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How long does it take for a cup of water to evaporate?

To answer this question, I'll assume some basic parameters, and that the water is blown on by a fan, to arrive at an estimate:

  • Water volume: $V=200\ \mathrm{mL}$
  • Top surface area of water: $A_\mathrm s = 0.05\ \mathrm{m^2}$
  • Room temperature: $T_{\infty}=25\ \mathrm{^\circ C}$
  • Water temperature: $T_\mathrm w = 25\ \mathrm{^\circ C}$
  • Relative humidity of water in room air: $50\ \%$
  • Heat transfer convection coefficient from a fan/wind: $h=100\ \ \mathrm{W/(m^2\ K)}$

Let's assume the water is in thermal equilibrium with the surrounding room (a large heat reservoir) so there is no buoyant convection.


I start with the evaporative mass flux given by

$$ n = h_m(\rho_s - \rho_{\infty})$$

and $h_m$ is the mass transfer coefficient, which is found from the heat and mass transfer analogy:

$$ h_m = \frac{h}{\rho c_p Le^{2/3}}$$

where $Le=\frac{\alpha}{D_{\mathrm{H2O},\text{air}}}$ is the Lewis number. So the evaporative mass flow rate is

$$ \dot{m} = n A_\mathrm s = A_\mathrm s \frac{h(\rho_\mathrm s - \rho_{\infty})}{\rho c_p Le^{2/3}}$$

We can estimate the density difference by using the relative humidity of air at ~$50\ \%$ for a normal room:

$$ \rho_\mathrm s - \rho_{\infty} = \rho_\mathrm{sat}(T) - 0.5 \rho_\mathrm{sat}(T) = 0.5\frac{Mp_\mathrm{sat}(T)}{RT} = 0.5\frac{18\ \mathrm{g\ mol^{-1}} \times 3171\ \mathrm{Pa}}{8.315\ \mathrm{m^3\ Pa\ K^{-1}\ mol^{-1}} \times 298\ \mathrm K} = 0.012\ \mathrm{kg/m^3}$$

The Lewis number is calculated from air thermal diffusivity $\alpha=2.2 \times 10^{-5}$ and the binary diffusion coefficient $D_{\mathrm{H2O},\text{air}}$ for diffusion of water vapor through air is given by an experimental correlation (with $p$ in $\mathrm{atm}$):

$$ D_{\mathrm{H2O},\text{air}} = 1.87 \times 10^{-10} \frac{T^{2.072}}{p} = 1.87 \times 10^{-10} \frac{298^{2.072}}{1} = 2.5 \times 10^{-5}$$

The Lewis number is therefore $ Le = \frac{2.2}{2.5} = 0.88$. The mass flow rate from the surface is

$$ \dot{m} = A_s \frac{h(\rho_\mathrm s - \rho_{\infty})}{\rho c_p Le^{2/3}} = 0.05\frac{100 \times 0.012}{1.2 \times 1000 \times 0.88^{2/3}} = 5.4 \times 10^{-5}\ \mathrm{kg/s}$$

Now, I assume that this mass flux remains constant with time since the water is in thermal quasi-equilibrium with the room (a large temperature reservoir), and therefore remains at constant temperature, thus not changing the properties of water.

Mass conservation on the water yields

$$ \frac{\mathrm dm}{\mathrm dt} = -\dot{m}$$

Integrating, we find that the time rate of mass change is linear:

$$ m(t) = m_0 - \dot{m}t$$

To fully evaporate, $m(t)=0$ and

$$t = \frac{m_0}{\dot{m}} = \frac{\rho V}{\dot{m}} = \frac{1.2 \times 0.2}{5.5 \times 10^{-5}} = 4360\ \mathrm s = 1.2\ \mathrm h$$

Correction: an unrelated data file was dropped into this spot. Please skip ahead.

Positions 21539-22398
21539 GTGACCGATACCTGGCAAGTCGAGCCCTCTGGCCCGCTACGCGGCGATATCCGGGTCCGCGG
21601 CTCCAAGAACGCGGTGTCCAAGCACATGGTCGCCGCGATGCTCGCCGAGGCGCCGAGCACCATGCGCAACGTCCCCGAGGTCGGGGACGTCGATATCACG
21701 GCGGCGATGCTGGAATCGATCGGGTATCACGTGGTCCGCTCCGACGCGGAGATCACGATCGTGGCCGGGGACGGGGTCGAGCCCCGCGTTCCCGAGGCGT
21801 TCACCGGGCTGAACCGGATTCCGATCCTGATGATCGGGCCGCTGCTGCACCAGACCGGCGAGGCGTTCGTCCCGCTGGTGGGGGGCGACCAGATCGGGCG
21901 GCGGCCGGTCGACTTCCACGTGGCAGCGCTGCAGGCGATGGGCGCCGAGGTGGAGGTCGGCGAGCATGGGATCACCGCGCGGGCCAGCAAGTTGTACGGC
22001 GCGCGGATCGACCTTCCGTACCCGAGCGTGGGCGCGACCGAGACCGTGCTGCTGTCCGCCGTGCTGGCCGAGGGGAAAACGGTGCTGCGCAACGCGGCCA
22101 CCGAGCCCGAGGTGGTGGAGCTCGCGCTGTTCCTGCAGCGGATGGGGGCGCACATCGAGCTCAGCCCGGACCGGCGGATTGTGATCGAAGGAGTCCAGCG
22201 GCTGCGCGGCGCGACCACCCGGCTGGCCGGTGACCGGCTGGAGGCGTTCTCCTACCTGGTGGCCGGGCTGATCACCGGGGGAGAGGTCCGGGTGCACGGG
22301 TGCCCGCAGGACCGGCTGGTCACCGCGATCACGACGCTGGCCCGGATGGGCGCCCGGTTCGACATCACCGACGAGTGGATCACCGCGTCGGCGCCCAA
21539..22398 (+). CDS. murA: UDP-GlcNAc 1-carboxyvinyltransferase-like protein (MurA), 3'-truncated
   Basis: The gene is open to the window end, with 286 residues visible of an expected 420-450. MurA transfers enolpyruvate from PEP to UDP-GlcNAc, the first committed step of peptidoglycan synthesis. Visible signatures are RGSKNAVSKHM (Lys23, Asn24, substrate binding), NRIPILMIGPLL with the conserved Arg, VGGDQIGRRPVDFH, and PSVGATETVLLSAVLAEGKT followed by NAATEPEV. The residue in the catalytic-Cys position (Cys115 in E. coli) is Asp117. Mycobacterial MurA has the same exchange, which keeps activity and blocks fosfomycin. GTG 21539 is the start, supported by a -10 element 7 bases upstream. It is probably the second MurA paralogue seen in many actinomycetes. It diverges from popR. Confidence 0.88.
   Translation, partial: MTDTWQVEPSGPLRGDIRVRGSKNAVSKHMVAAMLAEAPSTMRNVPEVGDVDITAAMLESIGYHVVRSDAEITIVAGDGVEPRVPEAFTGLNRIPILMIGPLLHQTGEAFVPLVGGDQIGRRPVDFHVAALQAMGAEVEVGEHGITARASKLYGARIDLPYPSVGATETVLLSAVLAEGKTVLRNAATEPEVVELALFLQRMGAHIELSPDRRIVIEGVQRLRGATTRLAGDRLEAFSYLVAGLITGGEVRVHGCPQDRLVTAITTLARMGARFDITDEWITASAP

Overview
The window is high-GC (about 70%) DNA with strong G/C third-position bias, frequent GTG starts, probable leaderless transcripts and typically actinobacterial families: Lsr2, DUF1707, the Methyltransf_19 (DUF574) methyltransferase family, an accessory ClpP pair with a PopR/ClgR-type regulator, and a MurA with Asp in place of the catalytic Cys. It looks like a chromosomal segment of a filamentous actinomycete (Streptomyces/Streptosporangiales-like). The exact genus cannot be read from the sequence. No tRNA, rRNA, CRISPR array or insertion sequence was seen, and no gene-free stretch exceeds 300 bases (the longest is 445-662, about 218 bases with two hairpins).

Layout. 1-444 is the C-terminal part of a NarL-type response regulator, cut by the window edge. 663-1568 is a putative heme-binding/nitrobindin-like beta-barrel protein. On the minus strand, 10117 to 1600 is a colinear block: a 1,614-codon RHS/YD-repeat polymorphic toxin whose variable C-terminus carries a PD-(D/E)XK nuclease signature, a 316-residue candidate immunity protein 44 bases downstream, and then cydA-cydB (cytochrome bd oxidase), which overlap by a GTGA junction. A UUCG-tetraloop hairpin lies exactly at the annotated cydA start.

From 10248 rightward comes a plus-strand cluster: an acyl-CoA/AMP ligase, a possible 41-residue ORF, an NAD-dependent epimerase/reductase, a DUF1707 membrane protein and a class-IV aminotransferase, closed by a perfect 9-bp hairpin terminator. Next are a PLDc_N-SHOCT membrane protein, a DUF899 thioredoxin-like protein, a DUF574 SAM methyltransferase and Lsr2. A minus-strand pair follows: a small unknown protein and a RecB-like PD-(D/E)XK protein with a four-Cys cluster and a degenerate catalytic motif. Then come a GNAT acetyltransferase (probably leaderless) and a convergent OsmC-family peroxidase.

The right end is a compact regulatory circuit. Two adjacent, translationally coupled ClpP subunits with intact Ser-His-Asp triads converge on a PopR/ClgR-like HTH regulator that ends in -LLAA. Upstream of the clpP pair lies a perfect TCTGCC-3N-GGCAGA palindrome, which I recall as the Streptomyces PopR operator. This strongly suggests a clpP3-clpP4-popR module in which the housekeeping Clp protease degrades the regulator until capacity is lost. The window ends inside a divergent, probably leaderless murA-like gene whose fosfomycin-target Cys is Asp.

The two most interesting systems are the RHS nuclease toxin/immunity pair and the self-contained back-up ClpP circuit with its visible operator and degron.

The water takes 1.2 hours to fully evaporate.


1 hour for evaporation seems pretty fast, but I did use a large convection coefficient from the beginning. Some thoughts/questions:

  1. What if there was no forced convection from a fan? We don't have buoyant natural convection or radiation since the water is in thermal equilibrium with the room. What is the nature of evaporation in this case and how can we calculate the mass loss?
  2. I assumed that the evaporation mass loss is constant throughout time, since the water is in thermal equilibrium with the room (a large reservoir) and not changing temperature. Is this a good assumption?
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  • $\begingroup$ I haven't checked your arithmetic, but your approach is correct. Regarding the question, if there is absolutely no convection, then, as a worst case, you would have a straight diffusion problem. That would mean that you would have concentration buildup in the air surrounding the surface of the cup, and the extent of this region would be increasing with time, with 100% humidity at the surface and 50% humidity far from the surface. $\endgroup$ – Chet Miller Mar 27 '19 at 22:03
  • $\begingroup$ @ChetMiller So that would be like a semi-infinite mass diffusion problem, with similar governing equations and solutions to the heat transfer semi-infinite problem? The mass flux would then be time dependent, correct? $\endgroup$ – Drew Mar 27 '19 at 22:15
  • $\begingroup$ As a practical matter, I think that trying to accurately calculate the rate of evaporation is pretty difficult. There is generally a thin, stagnant layer of air just above the water surface that has a much higher relative humidity than the RH of the room, and that thin layer is an important evaporation rate limiting factor. Don't think it's an easy matter to accurately calculate the RH or thickness of the layer, or how those two parameters may change as a function of the amount of air flow over the surface. The evaporation rate can also be sensitive to tiny oil or other films on the surface. $\endgroup$ – user93237 Mar 27 '19 at 22:16
  • $\begingroup$ Sure. It would probably need to be solved numerically unless you would be willing to approximate the surface of the water as a small circular area embedded in an infinite plane below the semi-infinite half-space. I'm sure Carslaw and Jaeger have the solution to this analogous heat transfer problem. $\endgroup$ – Chet Miller Mar 27 '19 at 22:20
  • $\begingroup$ @SamuelWeir Drew's solution takes into account the concentration boundary layer above the surface. His mass transfer coefficient is equal to the diffusion coefficient divided by the boundary layer thickness. $\endgroup$ – Chet Miller Mar 27 '19 at 22:22

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